Stepping into the divine’s shoes is to allow the divine to meld with you-all of YOU. You choose to have compassion for all those aspects of you. You take responsibility for them. You don’t expect Jesus or anyone else to do it for you. You choose to love you no matter what. Can you truly love yourself no matter what? Life isn’t about what you choose to do, it’s about choosing to love yourself no matter what-no matter if you have money or not, no matter if you are accepted by others or not, no matter if you find that perfect relationship with another or not, no matter that none of your dreams have ever happened, no matter that you’re angry about all this or not, no matter that you’re sad and lonely about such a situation or not, no matter if you’re jealous about others success or not, no matter if you hate yourself or not, no matter what-you choose to be with yourself and to love yourself. You accept and allow all of you-all that you are, including all these aspects. This is self-love, and it’s also loving God-same thing. This is the greatest commandment that Jesus was speaking about.
Loving and accepting yourself begins with the breath. Breathe in the life force energy that exists everywhere. Allow it to flow up to the top of your head and out. Allow it to flow all the way down your body and out through you toes. Feel this life force energy as it flows through your entire body. Feel the tingling in your hands and feet. Feeling this life force energy puts you in touch with the divine, which is who you really are. This is the beginning of connecting to your soul and this is going to allow you to begin feeling compassion for everything about you, even those aspects of you that you loathe.
When you’ve honored all your aspects, whether they are hurting, angry, jealous, bitter, sad, resentful, depressed, or whatever-ALL of your aspects, then you can’t help but love everyone else because everyone else also has these aspects. We all carry within us both the light and the dark energies. You feel compassion for them because you’ve loved yourself first so you understand why others carry these aspects, and you can empathize.
The divine in each of us wants to be fully expressed without restrictions. This means the divine wants us to open up our hearts and begin loving everyone unconditionally, starting with ourselves. This is the age of the New Energy. It’s the beginning of a new era for humanity in which we are moving out of the control of our minds and into being authentic through living from our heart. It is a time in which we will choose to make heaven now, no longer waiting until after we die to finally experience it. A choice to get in touch with the divine within you is a pro-life choice. Thus, this is even the beginning of the end of disease because when we choose life our cells will support this by coming fully alive and healthy. It is time to take both Jesus and yourself down off the cross. We can do this by letting go of the two illusions that we have all been stuck in: 1) that we are separate from the divine, and 2) that we are flawed at birth. This involves letting go of our victim mentality and our need to be saved. Making a choice to do so is making a choice for life-to live life to the fullest.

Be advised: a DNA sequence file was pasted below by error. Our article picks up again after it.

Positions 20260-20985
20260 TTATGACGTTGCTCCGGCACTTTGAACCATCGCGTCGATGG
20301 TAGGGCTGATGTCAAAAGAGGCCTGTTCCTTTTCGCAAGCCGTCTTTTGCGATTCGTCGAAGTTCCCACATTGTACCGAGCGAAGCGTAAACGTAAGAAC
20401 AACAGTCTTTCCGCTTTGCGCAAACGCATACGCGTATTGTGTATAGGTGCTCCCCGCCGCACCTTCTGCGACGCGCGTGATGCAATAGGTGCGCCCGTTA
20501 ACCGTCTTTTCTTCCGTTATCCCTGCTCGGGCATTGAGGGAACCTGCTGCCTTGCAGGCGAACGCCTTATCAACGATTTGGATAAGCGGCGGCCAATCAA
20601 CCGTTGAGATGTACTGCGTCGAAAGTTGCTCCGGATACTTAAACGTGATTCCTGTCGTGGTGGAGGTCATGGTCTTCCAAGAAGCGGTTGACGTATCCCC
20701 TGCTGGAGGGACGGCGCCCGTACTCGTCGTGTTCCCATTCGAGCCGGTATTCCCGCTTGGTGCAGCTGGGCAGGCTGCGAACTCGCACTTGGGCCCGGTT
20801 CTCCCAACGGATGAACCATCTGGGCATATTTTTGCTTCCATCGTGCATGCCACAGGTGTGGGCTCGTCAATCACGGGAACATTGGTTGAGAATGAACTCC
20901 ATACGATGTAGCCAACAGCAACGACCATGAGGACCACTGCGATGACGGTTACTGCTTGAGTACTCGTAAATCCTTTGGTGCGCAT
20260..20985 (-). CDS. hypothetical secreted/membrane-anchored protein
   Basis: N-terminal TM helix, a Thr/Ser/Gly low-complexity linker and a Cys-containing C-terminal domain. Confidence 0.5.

Easter is a time when Christians look to Jesus’ resurrection as a symbol of hope. He ascended into heaven and we hope that one day we to will be taken up like that. But Jesus was resurrected because he understood that he was divine and chose to live as a standard of unconditional love. He mastered loving everything about himself. So if we truly want to ascend into heaven in the same way Jesus did, we have to follow in his footsteps by taking responsibility to love everything about ourselves. Breathe in the life energy and allow yourself to a channel for the unconditional love of the divine.